ing a list of evils in this evil world, was "I am willing, more than willing, interrupted by the whole assembly liftthat we should have opportunities more ing up their voice with one accord, and than ordinary for uniting in such prayers. saying, "Good Lord, deliver us, and Hence our meeting last week. 'Hence again and again, 'Good Lord, deliver the announcement of a similar meeting us.' And when lie proceeded to enunext week. But there is another thing merate and entreat blessing, after blessI am anxious about, and that is, that ing, imagine the whole assembly breaking our stated services in this house should in upon his petitions, and reiterating become more than ever prayer-meetings; We beseech thee to hear us, good that there should be more fervour, more Lord.' deep and solemn earnestness, more in- "Let no man say that, having such ward wrestling with God, more, heart- services in our church, we require no work thrown into our church service. other meetings for prayer. Oh yes we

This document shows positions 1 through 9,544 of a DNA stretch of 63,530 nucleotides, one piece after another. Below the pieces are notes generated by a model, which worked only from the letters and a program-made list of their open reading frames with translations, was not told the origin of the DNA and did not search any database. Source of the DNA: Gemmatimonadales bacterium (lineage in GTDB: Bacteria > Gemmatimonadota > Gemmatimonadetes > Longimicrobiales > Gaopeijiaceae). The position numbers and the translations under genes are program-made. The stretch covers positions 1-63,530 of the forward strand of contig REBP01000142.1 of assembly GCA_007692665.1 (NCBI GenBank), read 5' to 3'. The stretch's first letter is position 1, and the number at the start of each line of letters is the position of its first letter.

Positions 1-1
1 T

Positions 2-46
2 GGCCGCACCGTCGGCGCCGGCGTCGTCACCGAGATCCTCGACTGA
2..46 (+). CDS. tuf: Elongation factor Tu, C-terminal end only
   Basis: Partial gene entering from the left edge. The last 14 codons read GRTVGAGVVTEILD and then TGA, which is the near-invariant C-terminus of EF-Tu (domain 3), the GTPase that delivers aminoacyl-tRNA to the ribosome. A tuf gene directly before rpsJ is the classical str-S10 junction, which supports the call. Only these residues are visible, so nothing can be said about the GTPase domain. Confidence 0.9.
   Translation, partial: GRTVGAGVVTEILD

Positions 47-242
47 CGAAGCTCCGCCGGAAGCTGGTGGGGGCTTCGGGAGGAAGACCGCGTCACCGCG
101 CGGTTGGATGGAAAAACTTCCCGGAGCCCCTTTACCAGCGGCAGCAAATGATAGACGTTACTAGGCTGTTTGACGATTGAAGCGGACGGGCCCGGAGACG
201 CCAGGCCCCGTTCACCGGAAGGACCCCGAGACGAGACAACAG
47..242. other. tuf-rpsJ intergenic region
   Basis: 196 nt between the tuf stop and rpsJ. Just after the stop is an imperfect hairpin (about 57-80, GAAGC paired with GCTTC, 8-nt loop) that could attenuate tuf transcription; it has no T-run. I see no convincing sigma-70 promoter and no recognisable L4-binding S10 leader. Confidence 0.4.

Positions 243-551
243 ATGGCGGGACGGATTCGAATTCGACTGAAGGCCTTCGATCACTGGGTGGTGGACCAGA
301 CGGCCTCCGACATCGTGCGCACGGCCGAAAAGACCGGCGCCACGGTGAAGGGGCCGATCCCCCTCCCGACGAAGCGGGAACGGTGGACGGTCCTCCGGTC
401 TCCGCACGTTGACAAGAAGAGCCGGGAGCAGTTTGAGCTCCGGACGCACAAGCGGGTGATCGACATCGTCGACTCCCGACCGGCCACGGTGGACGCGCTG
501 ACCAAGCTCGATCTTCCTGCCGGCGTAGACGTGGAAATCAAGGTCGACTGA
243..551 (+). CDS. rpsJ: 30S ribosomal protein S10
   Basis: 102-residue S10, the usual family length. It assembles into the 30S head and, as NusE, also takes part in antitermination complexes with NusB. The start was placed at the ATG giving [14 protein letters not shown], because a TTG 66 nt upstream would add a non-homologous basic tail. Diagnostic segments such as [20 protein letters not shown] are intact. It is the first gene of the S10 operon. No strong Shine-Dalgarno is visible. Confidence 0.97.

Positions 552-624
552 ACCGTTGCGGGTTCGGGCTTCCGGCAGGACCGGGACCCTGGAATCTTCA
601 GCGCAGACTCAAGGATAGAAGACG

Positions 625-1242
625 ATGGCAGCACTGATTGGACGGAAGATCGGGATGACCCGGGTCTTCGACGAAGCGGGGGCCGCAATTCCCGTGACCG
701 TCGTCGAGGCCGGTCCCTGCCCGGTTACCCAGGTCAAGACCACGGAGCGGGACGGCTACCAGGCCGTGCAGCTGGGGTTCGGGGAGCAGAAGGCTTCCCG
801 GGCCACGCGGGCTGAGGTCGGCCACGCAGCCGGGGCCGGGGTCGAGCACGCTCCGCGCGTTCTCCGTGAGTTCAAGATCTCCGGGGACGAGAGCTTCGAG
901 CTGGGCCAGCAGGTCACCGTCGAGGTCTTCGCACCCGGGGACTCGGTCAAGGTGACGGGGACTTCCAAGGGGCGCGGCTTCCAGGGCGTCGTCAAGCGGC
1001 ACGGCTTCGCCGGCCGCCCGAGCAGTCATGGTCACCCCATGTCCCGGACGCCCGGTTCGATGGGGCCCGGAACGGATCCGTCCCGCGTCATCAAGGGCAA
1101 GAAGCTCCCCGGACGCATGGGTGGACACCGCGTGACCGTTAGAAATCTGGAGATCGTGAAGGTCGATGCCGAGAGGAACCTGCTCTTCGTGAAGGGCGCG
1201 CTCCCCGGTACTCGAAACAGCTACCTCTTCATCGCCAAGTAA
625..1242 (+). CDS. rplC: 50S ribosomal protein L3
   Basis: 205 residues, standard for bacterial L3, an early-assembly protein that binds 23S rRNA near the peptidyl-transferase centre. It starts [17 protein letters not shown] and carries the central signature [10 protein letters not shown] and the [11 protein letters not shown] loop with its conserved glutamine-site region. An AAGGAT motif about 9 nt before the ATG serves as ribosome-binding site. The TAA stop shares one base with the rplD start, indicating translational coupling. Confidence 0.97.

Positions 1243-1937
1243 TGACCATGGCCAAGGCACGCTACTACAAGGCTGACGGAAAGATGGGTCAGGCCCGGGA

"One great object at our prayer- do. For think for a moment how our meetings is to promote humble and services are treated. The words are earnest confession of sin, to implore there, indeed words of truth, and Almighty God for Christ's sake to grant faith, and love, and power-but where us forgiveness, and, by this and all His is the spirit-where is the life? They other goodnesses and lovingkindnesses, have well said all that they have spoken! so to constrain us in love that we may Oh! that there was such a heart in serve Him truly all the days of our life. them! An altar is duly raised, the Now, just attend to this, which forms a wood is cut and laid upon the altar, and part of the services we are about to a bullock upon the wood, but, alas !

there is no fire under.' What we want Here the rev. doctor read the General is fire under. The coldness is felt. AtConfession in the Communion Service, tempts are made to banish it, and to giving a very brief, but very solemn, kindle up our sacrifices by sighs and

with us.

engage in.”